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March 2010

Skye Gabb

Hawker Scholar: 2006 - 2008

 

In 2009 Skye completed her Bachelor of Rural Science at the University of New England, residing in Robb College. One of the highlights of her degree was studying development economics at the University of Copenhagen, Denmark. Copenhagen was a
fantastic city to live in and she learnt a lot from the Danes approach to sustainable living and rural production systems. Her
studies were also very interesting with classes often being made up of students from 10 to 20 different countries.

Following the completion of her degree she has worked at a grain receival site in western Victoria for the duration of harvest. She is about to commence working for the NSW DPI based in Orange as a research assistant for the Sheep CRC. In this position she will be analysing genetic data obtained from the Information Nucleus Flock in addition to some fieldwork at the Orange and Trangie Agricultural Research Stations. She will also be trained in data analysis and the preparation and presentation of scientific papers, which she is particularly looking forward too.

She continues to be interested in a wide range of areas in agriculture which, in addition to animal genetics, include soil chemistry, conventional crop breeding and genetic modification and Australia’s role in the development of agriculture in the Asia Pacific region.

 

August 2016

After completing a Bachelor or Rural Science (University of New England) in 2009 with the support of a C.A.S. Hawker Scholarship, Skye has continued to pursue a career in agricultural research both in Australia and overseas. Skye has worked in sheep genetics and farming systems research in NSW and Victoria and volunteered on an Australian Centre for International Agricultural Research (ACIAR) project in Eastern Indonesia.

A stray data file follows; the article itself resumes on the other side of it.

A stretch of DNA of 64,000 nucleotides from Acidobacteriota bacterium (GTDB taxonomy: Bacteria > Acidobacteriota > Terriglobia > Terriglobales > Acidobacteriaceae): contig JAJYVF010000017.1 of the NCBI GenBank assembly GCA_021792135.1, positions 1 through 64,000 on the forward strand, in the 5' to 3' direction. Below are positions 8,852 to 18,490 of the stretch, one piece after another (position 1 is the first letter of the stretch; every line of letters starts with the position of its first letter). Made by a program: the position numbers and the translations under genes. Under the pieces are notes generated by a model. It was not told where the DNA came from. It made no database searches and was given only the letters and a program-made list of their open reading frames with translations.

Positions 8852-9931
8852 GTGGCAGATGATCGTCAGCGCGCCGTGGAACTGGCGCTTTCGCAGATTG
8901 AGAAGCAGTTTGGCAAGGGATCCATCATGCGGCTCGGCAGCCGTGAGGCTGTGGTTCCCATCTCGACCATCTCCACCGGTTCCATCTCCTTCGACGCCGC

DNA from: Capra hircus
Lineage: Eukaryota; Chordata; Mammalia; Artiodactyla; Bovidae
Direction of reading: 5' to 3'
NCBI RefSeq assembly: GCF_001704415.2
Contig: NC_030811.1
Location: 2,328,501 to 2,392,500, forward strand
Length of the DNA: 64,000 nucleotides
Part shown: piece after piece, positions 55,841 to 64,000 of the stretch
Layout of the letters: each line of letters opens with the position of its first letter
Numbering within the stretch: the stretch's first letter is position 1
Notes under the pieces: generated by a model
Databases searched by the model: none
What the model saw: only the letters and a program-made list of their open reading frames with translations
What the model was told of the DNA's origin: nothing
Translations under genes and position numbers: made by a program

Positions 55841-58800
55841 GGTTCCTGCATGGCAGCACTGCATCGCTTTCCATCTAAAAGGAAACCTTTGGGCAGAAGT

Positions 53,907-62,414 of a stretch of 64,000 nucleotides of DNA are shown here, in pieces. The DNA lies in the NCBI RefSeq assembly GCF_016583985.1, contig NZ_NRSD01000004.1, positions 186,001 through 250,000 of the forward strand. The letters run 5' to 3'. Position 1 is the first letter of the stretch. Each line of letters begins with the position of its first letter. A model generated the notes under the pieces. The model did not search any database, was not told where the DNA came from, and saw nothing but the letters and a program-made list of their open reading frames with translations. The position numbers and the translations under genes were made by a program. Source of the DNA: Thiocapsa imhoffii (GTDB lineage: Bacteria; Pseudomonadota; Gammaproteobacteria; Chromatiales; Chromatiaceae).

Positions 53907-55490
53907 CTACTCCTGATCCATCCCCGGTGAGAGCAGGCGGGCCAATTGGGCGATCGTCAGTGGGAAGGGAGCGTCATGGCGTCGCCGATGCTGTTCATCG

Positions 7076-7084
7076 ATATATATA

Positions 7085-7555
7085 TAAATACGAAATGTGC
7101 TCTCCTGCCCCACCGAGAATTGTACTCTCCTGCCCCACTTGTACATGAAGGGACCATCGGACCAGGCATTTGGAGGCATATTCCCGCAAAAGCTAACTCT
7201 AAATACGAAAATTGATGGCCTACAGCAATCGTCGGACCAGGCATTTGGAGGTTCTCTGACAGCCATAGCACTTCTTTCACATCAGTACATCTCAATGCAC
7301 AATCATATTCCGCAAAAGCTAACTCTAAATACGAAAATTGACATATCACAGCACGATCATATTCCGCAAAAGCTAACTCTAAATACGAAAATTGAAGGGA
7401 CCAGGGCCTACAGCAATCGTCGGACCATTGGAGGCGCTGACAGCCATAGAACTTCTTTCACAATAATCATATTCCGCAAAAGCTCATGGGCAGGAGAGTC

Encouraged by her experience working in international agriculture, Skye studied an MSc Agriculture and Development at the University of Reading (UK) investigating the impact of gender and wealth on smallholder innovation in central Uganda.

Skye is currently completing a PhD (UNE and CSIRO) assessing the benefits and trade-offs of integrating tropical forage legumes into smallholder farming systems in Eastern Indonesia.

Skye also continues to be involved in her community, volunteering with the Toowoomba Refugee and Migrant Services and working as a Communication Officer with Researchers in Agriculture for International Development (RAID).